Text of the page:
Acoustic Wisdom, Online: 

The Olde Town Pickin' Parlor

The Challenge

The Olde Town Pickin' Parlor is known around the world for selling hand-crafted new and used acoustic instruments. It is not rare to stumble across a niche instrument that was once owned by a famous musician. Through the years, the OTPP has hosted internationally-touring bands and artists. It is a trusted source for all things acoustic for Denver-based musicians. 


Artists visit the OTPP’s brick-and-mortar store to find pertinent information and updates about OTPP’s unique inventory. However, as it currently stands, the same level of brand trust, dependable information, and insider wisdom that makes OTPP stand apart does not transfer to their e-commerce site.


The challenge:

Design a contemporary e-commerce site that successfully captures OTPP's in-store reputation.

My Role

Lead UX/UI Designer. I conducted all the research and designed all the visual elements of the project. 

Tools Used

  • Sketch

  • Photoshop

  • InVision

  • Xtensio

  • Zeplin


I walked into this project with a few preconceived notions about the nature of guitar shops and the world of e-commerce.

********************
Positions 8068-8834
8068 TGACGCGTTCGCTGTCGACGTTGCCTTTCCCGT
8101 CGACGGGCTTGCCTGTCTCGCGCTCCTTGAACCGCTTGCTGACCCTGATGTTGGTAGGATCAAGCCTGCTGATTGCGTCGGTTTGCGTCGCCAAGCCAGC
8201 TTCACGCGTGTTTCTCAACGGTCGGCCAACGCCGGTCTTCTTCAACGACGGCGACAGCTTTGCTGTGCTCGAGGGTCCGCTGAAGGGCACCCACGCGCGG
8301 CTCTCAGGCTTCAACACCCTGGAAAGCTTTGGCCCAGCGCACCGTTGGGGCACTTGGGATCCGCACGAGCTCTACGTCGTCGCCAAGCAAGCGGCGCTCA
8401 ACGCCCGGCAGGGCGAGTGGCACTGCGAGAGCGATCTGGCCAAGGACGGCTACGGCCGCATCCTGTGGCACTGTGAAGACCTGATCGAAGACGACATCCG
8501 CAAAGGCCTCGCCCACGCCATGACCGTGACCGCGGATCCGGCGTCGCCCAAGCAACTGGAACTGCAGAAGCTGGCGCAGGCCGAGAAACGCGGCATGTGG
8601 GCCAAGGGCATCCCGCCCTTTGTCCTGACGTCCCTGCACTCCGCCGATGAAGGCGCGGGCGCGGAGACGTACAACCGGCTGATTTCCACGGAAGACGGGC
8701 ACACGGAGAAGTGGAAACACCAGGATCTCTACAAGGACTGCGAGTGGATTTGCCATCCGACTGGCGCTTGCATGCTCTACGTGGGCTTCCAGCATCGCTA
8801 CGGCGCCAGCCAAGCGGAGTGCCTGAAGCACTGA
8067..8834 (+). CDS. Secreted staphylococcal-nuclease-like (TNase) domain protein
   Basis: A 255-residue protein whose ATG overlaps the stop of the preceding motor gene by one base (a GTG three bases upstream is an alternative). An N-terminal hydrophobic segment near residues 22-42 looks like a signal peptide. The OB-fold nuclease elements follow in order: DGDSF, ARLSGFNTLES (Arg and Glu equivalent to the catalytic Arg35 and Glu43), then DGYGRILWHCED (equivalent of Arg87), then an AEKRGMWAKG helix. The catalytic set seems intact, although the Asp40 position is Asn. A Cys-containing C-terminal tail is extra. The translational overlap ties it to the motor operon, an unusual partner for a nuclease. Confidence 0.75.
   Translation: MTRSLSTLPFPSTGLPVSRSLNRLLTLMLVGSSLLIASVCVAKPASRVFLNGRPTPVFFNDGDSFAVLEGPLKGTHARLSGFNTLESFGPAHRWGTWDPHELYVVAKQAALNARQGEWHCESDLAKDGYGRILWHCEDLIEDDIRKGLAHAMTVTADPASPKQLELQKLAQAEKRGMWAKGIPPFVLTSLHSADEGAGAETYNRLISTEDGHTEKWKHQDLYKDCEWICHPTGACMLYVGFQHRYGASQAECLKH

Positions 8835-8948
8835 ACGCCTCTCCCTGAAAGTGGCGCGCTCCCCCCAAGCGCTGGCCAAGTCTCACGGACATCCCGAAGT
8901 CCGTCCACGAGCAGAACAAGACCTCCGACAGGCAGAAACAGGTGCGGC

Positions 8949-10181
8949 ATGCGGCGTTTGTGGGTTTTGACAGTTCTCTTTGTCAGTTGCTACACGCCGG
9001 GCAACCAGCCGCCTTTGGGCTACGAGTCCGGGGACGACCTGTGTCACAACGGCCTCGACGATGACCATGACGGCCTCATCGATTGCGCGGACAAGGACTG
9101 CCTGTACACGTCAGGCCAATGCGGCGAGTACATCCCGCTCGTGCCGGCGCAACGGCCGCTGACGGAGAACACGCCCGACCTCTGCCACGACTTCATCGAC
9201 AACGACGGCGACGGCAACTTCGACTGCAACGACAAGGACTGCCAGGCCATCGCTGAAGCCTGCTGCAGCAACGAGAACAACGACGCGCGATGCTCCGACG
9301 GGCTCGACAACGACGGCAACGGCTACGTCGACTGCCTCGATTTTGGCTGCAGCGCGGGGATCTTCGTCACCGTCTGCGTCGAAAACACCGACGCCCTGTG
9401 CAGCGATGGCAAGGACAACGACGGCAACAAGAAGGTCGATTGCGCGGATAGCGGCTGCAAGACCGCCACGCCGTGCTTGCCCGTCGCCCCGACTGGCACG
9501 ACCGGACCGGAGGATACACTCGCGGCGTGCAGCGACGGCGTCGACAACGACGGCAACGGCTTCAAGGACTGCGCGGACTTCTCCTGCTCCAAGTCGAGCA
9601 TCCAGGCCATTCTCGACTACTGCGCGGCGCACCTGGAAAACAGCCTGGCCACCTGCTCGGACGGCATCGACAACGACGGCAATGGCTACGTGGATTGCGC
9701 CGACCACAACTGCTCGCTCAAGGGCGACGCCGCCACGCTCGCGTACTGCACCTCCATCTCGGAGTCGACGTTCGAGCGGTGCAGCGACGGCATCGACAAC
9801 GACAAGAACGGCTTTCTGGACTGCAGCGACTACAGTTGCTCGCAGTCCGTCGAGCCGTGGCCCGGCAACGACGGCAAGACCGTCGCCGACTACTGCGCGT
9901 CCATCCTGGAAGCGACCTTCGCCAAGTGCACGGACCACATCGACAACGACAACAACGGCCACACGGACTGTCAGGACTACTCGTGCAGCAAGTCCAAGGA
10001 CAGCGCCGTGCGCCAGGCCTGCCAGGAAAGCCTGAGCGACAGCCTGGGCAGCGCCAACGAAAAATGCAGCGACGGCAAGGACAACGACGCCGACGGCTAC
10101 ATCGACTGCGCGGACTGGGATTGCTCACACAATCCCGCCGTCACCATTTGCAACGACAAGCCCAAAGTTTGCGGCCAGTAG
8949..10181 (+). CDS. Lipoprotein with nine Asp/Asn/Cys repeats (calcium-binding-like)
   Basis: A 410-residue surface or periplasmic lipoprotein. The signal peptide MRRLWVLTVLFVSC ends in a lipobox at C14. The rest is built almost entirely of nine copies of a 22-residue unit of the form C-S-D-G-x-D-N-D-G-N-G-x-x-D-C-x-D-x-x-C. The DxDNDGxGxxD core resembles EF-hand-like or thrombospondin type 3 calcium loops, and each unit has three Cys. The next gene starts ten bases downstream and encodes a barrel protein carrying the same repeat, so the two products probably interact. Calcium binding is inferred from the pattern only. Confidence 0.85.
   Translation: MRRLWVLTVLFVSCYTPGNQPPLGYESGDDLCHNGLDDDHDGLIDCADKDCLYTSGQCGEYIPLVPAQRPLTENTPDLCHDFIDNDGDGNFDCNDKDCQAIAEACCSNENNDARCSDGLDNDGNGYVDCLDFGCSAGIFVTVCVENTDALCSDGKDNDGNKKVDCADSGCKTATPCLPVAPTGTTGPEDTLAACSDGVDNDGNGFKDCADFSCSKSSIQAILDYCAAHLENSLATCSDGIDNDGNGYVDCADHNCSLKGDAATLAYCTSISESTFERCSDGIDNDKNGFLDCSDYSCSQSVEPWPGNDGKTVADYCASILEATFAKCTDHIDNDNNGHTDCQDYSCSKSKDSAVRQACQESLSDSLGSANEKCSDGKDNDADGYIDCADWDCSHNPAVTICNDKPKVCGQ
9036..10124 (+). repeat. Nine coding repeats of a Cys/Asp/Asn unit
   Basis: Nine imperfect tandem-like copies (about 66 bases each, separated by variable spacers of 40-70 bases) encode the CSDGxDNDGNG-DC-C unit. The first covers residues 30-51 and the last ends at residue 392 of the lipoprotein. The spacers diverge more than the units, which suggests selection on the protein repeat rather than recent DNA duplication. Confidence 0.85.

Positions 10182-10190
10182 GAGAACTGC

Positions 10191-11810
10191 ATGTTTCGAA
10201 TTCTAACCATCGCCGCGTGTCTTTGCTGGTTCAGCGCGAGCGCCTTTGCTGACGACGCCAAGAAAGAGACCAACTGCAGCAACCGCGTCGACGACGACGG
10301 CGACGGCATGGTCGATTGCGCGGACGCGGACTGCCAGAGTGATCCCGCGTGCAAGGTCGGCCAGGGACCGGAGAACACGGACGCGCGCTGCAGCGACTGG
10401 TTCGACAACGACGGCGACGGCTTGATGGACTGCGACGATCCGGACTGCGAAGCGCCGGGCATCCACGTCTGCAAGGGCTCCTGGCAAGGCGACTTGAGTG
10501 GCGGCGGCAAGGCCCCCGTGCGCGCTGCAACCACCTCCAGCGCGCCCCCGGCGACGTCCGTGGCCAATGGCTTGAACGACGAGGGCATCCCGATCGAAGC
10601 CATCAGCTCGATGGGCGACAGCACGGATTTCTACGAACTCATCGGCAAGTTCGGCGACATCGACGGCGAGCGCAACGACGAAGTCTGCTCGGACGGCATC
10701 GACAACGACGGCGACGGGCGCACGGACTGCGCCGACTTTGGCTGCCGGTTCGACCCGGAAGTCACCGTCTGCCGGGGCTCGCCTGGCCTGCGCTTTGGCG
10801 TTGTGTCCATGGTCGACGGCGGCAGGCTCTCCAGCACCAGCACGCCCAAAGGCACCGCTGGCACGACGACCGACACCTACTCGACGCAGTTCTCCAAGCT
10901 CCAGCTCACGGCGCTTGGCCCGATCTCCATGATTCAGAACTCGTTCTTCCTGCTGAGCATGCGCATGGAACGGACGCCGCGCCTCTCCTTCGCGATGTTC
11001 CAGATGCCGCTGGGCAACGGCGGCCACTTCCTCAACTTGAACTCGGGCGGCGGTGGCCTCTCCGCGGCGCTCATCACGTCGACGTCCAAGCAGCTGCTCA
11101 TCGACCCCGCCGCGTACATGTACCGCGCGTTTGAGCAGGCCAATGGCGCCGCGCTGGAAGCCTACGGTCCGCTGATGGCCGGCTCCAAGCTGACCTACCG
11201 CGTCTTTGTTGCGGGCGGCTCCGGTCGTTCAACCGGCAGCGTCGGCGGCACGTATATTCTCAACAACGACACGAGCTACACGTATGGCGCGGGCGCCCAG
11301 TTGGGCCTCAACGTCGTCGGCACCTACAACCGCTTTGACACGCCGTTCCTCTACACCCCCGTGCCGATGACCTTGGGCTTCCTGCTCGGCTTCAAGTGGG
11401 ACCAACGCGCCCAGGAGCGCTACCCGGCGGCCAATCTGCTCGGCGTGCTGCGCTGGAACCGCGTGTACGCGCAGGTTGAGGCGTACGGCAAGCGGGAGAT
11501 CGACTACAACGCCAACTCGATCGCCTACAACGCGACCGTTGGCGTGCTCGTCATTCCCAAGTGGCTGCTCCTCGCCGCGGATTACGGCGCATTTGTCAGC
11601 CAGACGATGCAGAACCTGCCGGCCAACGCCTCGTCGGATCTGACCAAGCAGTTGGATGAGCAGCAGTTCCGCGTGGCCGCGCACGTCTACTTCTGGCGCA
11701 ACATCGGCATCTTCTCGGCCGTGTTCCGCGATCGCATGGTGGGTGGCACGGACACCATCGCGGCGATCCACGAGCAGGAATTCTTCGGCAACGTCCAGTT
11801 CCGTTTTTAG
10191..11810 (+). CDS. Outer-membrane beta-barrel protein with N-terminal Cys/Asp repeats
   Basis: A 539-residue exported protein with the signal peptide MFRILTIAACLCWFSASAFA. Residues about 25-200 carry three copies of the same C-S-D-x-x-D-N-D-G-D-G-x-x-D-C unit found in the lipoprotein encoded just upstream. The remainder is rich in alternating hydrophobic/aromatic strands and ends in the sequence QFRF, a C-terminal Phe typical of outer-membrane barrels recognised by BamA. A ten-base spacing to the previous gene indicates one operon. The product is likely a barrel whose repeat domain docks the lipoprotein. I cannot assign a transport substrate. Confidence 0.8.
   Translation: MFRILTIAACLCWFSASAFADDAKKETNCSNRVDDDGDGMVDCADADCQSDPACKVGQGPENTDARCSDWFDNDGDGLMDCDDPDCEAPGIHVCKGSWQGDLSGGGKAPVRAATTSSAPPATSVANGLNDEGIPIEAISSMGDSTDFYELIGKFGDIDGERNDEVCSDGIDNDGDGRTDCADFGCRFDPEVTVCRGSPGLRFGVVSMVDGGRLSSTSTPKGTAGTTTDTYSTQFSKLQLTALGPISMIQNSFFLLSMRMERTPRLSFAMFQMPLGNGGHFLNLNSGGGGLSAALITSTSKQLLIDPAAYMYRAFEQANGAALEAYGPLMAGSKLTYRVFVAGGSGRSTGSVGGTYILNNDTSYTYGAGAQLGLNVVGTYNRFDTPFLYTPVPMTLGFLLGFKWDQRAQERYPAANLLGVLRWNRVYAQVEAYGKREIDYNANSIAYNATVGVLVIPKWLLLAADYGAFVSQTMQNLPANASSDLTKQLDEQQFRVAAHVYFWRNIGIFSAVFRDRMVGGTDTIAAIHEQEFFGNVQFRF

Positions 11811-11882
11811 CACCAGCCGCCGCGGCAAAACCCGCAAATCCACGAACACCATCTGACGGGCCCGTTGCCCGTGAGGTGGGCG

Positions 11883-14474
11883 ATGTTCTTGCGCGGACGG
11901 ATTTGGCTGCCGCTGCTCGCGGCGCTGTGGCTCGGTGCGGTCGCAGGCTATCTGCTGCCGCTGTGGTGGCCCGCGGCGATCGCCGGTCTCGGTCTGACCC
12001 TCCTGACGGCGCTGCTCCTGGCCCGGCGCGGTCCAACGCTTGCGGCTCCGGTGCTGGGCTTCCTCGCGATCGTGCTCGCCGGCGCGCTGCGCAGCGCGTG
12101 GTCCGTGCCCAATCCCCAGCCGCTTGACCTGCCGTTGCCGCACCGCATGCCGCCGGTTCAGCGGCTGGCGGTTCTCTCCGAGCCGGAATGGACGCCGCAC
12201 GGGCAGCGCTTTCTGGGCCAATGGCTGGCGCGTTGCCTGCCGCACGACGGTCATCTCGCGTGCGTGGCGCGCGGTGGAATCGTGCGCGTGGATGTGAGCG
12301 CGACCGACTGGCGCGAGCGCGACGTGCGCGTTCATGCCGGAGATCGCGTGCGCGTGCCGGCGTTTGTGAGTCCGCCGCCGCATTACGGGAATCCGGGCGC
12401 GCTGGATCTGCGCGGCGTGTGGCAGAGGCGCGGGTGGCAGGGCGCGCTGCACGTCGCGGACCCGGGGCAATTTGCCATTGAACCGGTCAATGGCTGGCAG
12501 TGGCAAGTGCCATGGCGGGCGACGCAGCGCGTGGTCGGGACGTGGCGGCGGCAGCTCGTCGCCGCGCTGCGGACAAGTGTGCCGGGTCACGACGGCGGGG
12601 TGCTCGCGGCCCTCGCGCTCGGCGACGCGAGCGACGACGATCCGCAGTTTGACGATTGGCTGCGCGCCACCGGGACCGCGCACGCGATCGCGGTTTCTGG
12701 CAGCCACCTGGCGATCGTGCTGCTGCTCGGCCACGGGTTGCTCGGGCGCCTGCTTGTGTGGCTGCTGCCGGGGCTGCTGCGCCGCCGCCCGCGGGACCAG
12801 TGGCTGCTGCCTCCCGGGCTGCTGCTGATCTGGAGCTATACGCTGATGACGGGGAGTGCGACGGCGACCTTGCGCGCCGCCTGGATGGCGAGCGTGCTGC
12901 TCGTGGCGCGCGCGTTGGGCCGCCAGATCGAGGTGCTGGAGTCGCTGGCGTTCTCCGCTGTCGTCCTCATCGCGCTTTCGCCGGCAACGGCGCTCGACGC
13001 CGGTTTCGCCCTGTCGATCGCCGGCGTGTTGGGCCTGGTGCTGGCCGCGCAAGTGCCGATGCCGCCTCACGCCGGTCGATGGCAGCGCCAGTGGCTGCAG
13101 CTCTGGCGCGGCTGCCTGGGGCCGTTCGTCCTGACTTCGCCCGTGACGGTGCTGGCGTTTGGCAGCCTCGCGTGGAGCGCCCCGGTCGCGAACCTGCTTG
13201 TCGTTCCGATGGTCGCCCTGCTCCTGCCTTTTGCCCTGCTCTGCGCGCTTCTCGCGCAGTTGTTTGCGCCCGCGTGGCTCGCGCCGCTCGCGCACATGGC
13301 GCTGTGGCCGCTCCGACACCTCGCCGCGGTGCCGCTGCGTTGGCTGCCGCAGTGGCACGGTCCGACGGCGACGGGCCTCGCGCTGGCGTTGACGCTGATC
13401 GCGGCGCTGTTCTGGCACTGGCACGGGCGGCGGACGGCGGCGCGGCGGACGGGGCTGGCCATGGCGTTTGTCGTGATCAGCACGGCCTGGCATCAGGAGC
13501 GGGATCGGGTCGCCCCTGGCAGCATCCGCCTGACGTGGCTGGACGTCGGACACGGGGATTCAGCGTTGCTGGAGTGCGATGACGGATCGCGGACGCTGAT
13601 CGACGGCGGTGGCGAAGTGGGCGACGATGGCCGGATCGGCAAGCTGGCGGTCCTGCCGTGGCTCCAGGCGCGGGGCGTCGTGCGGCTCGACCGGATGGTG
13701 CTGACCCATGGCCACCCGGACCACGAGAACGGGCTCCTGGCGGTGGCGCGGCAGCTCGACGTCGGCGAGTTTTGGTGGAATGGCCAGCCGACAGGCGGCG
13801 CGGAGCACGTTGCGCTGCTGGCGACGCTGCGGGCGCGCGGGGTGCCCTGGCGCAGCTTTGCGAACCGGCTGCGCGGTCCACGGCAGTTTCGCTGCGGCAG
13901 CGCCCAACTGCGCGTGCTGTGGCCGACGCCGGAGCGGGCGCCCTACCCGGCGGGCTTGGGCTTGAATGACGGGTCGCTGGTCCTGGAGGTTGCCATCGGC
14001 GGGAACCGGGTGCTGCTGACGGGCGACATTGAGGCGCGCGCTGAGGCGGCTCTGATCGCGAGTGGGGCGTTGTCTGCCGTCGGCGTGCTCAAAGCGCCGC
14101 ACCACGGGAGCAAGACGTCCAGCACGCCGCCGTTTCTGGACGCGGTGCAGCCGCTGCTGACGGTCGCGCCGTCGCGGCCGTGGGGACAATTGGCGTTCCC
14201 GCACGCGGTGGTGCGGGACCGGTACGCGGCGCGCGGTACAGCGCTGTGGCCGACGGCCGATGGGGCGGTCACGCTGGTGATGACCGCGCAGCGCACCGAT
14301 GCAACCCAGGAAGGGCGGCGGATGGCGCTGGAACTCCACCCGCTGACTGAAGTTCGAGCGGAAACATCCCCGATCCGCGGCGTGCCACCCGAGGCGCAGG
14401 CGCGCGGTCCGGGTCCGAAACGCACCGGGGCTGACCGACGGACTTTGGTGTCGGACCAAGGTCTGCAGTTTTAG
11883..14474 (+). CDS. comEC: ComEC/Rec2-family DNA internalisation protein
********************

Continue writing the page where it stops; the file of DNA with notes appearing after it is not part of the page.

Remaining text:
• My initial hunch was that OTPP's website was simply in need of updating--that its aesthetic was merely out of date.

  • Moreover, I based my observation on the following assumption: if most of OTPP's brand trust and wisdom is found at their shop in Arvada, Colo., wouldn't the site's main purpose be simply to point users to the shop itself?

User Interviews

User interviews revealed two crucial insights:

1. The OTPP mediates the historical narrative of its used instruments.

OTPP users find a historical value to OTPP's used instruments--there, one can find "a story behind them all", in one user's words. If the OTPP website cannot successfully communicate the historical narrative of a given instrument, users find it relatively useless.  


2. Second, musicians purchase instruments online.

This sounds elementary but it surprised me--it was not something I initially expected. Why is this the case? Some users feel comfortable buying an instrument through the OTPP website because they do not have the option of shopping at the brick-and-mortar store. Some users prefer to buy through the OTPP brand. 

Heuristic Analysis

OTPP 1.png
(Missing Login Feature for
Repeat Customers)
(No Shopping Cart)


1. Nothing on the website indicates that one can engage in e-commerce activities. There is no shopping cart, nor is there a log-in feature for frequent customers. It is only when a user digs down into product description pages that s/he finds the option to purchase instruments online. As it stands, the shopping cart is 'hidden' in the small black band in the header.